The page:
Sibelius is sometimes heard and even played with a rather ‘sugary’ manner out in the world, but in my opinion it does contain a lot of darker sides too, and a directness.

MT: What interpretive challenges does it present?

SM: In addition to not letting the characterization fall into traps of sweetness but keeping the sincerity, the tempo changes defining structure are one of the most fascinating aspects in all of Sibelius.

MT: Could you say a few words about your professional relationship with Oliver Knussen?

SM: I was very lucky to have known him, and even if we didn’t keep in touch that regularly, he was a very important mentor to me, and his support was priceless. His ears were extraordinary. So was his encyclopedic knowledge, and his exceptionally high ethics about conducting — really ‘polishing’ music for the ears and never buying into any superficial gimmicks — were an enormous encouragement and a model.

MT: I will be speaking with Leila soon, but I’d like to hear your thoughts on the violin concerto.

SM: This concerto is a true gem. It’s very concentrated — short — but contains so much! On the first hearing, there’s a lot to take in in the external movements (full of counterpoint) and of course extraordinary beauty in the slow movement, but it’s also a work which unveils more and more each time. Therefore, I’m certain that it will stay in the repertory as one of the most important concertos of our time.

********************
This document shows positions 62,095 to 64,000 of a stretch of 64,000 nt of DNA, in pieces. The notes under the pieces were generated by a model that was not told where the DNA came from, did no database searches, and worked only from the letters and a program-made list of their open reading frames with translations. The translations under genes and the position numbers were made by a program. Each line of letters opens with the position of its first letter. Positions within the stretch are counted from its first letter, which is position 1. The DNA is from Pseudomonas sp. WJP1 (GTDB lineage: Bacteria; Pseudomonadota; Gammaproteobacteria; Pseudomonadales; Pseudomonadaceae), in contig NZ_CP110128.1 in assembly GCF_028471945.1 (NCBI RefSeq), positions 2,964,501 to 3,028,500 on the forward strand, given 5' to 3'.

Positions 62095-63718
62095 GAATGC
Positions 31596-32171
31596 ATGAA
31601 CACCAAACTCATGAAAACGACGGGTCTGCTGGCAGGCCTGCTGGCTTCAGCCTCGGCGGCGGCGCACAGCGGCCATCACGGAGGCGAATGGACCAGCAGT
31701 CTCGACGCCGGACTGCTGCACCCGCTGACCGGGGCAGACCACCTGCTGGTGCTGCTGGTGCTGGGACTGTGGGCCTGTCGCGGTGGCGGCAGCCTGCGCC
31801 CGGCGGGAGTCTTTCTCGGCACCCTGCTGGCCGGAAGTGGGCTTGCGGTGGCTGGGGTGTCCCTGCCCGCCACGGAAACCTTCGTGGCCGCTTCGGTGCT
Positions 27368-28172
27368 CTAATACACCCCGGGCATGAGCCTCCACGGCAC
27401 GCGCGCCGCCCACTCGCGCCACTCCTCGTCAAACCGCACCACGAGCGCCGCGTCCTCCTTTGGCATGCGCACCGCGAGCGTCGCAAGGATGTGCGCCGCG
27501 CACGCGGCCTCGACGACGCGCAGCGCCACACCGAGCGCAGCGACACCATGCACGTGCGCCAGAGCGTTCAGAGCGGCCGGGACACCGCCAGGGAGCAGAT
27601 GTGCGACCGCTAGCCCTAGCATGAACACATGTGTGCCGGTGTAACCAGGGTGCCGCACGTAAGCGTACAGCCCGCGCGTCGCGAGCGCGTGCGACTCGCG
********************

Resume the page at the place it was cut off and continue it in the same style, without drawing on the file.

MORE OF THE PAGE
MT: You and Leila have collaborated many times to great acclaim. What makes the partnership work so well?

SM: I admire her work, her playing, her extraordinary instrumental skills, and her bewildering musical sensibility. It’s fantastic to perform with her, since her presence is so strong and her awareness of the present moment so palpable. We both love great new music and share this commitment to it. Truly inspiring!

MT: You made your Cleveland debut in April of 2015. Many great things have happened in your career since then — congratulations. What are some of your personal highlights between then and now?

SM: Thank you, I’m so pleased. It’s indeed been quite amazing, and definitely having had a chance to work so often with orchestras of the highest level, such as The Cleveland Orchestra, is also something that has enriched my music-making, so I’m so grateful to them all. What to mention? There are debuts, like the Met, such a legendary house, starting my relationship with the Helsinki Philharmonic, and building on the tradition of my own musical roots. And of course the LA Phil, but the most extraordinary journey is in the music itself, always.

MT: Orchestras have personalities — how would you describe Cleveland’s?

SM: I have been deeply impressed by the ensemble-like quality of the orchestra and their refinement. You can find excellent musicians in many places, but to find a team which also has such incredible ability to play as one is rare — I’d say quite unique.

MT: Please feel free to add anything you think would be of interest to the readers. 

SM: I am immensely looking forward to the week!

Published on ClevelandClassical.com February 4, 2019.

Photo credit: Jiyang Chen